Japan's largest union scores 5.28% pay hike deal in annual wage talks

Agreement will affect about 1.83 million employees

Japan's largest union scores 5.28% pay hike deal in annual wage talks

Japan's largest union has unveiled that it has sealed a 5.28% average pay hike deal with employers during the country's annual wage talks.

UA Zensen is regarded as the largest industrial union in Japan, with 18 unions under its umbrella, spanning from textile, garment, pharmaceutical, cosmetic, chemical, energy, among other industries.

The union represents about 1.83 million members as of September 2021, according to the UA Zensen's website. These workers are expected to benefit from the deal.

Wage talks

The wage hike announcement from UA Zensen came ahead of the March 15 deadline for Japan's wage talks, also known as shunto, Reuters reported. The 5.28% is slightly higher than the wage hikes of up to five per cent requested by Rengo (Japanese Trade Union Confederation).

It also follows the declaration of other companies, such as rival companies Toyota and Honda, which recently agreed to the pay increase requested by unions, Reuters reported.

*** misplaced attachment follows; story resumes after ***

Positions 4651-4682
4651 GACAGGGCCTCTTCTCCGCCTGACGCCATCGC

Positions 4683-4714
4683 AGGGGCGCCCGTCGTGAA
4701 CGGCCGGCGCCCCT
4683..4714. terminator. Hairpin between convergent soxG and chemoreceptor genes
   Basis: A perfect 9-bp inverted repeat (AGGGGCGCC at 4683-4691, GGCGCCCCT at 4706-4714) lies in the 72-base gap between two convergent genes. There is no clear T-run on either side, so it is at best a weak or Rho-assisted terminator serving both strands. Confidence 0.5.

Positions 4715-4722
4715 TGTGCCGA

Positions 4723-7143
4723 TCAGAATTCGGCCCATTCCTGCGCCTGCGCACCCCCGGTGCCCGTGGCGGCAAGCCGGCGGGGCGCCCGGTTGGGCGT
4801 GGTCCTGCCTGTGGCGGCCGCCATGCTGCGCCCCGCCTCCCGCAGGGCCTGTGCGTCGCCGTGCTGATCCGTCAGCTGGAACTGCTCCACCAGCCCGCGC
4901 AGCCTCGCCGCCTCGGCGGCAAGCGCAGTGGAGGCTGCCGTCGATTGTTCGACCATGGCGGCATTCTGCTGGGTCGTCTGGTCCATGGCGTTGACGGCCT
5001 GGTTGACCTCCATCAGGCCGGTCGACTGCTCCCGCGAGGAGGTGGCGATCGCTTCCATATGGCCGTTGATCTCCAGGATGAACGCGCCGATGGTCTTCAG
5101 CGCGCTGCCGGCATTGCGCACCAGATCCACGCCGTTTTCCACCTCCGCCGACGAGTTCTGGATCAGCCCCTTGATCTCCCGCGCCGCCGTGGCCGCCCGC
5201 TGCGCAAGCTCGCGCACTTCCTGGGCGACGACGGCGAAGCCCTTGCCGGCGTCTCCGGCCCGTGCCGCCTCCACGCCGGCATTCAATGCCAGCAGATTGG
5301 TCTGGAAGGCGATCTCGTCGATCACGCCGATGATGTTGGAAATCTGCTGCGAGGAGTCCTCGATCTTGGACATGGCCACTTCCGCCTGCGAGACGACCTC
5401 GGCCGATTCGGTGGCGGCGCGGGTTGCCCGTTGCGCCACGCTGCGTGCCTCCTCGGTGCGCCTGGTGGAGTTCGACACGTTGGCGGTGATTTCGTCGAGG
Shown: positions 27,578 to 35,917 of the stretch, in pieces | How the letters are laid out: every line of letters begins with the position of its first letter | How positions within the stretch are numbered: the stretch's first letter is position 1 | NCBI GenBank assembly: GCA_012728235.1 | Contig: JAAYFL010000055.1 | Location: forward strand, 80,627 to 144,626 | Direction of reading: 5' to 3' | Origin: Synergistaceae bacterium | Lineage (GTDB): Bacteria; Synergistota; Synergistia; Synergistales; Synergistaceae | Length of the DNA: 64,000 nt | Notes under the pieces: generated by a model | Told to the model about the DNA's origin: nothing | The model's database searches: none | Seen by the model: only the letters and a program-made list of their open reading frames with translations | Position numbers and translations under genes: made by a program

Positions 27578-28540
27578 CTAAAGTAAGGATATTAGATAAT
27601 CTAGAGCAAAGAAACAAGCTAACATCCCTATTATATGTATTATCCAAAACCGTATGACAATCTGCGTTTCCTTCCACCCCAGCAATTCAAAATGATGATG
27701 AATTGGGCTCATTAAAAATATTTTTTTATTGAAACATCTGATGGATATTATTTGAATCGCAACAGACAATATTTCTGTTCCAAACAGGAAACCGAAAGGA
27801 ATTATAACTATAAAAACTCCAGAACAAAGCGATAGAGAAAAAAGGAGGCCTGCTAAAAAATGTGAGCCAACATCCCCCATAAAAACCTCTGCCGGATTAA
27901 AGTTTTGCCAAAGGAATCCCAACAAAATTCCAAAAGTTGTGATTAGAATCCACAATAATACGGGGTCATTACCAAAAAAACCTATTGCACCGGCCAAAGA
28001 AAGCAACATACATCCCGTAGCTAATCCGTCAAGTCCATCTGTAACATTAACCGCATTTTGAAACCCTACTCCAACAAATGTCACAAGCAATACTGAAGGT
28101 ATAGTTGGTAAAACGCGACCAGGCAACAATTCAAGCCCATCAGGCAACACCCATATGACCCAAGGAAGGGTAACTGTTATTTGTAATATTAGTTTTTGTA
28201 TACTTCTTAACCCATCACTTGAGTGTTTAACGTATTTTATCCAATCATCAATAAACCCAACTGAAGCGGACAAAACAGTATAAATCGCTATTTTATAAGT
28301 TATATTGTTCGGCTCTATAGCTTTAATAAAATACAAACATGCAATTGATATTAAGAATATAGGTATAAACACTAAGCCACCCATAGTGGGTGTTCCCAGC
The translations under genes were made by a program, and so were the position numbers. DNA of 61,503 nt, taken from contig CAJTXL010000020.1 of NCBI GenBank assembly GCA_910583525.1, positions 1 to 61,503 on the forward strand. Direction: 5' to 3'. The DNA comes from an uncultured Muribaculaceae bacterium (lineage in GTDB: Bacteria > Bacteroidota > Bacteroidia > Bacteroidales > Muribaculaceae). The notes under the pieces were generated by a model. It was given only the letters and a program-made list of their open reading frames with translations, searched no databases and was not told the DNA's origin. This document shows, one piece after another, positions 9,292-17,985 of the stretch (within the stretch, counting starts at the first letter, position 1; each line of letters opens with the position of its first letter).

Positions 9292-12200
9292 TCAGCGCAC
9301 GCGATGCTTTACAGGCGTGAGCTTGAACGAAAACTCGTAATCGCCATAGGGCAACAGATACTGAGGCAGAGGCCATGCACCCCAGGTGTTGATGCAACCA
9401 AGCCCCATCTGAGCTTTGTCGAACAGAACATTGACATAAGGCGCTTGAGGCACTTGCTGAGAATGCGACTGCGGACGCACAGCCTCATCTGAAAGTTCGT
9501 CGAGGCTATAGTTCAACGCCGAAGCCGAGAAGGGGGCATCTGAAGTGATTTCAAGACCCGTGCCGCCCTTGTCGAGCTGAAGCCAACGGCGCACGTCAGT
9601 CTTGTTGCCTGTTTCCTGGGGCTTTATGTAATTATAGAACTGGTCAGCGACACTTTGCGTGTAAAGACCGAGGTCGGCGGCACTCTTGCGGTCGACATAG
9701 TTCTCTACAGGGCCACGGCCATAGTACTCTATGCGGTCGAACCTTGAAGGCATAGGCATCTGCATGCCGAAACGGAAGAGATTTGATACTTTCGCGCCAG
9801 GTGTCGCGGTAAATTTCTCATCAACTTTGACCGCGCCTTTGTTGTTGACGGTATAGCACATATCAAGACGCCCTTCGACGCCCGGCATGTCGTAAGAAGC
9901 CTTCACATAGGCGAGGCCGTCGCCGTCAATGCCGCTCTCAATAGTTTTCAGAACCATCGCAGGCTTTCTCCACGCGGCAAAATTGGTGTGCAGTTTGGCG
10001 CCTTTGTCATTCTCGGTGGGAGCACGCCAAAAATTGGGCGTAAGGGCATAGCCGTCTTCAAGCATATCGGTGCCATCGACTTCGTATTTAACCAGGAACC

Uniqlo's parent company Fast Retailing also announced that it will hike employees' wages by up to 40% in March. Oriental Land, the operator of Tokyo Disneyland and DisneySea theme parks, also revealed that it is raising wages by around seven per cent in April.

Japan's largest part-time employer Aeon also revealed that it will be hiking wages by seven per cent around this month.

The recent declarations of pay increases have fuelled expectations that other companies across Japan would offer higher wage increases during their annual wage talks.

Keidanren, an influential business group in Japan, previously called on employers to "respond positively to wage increases." Prime Minister Fumio Kishida also said early this year that he would introduce reforms to support sustainable pay rises, while encouraging major businesses to raise wages to outpace inflation.

Japan's inflation rate hit 3.4% in February, easing from a four-decade-high 4.4% in January, Reuters reported.

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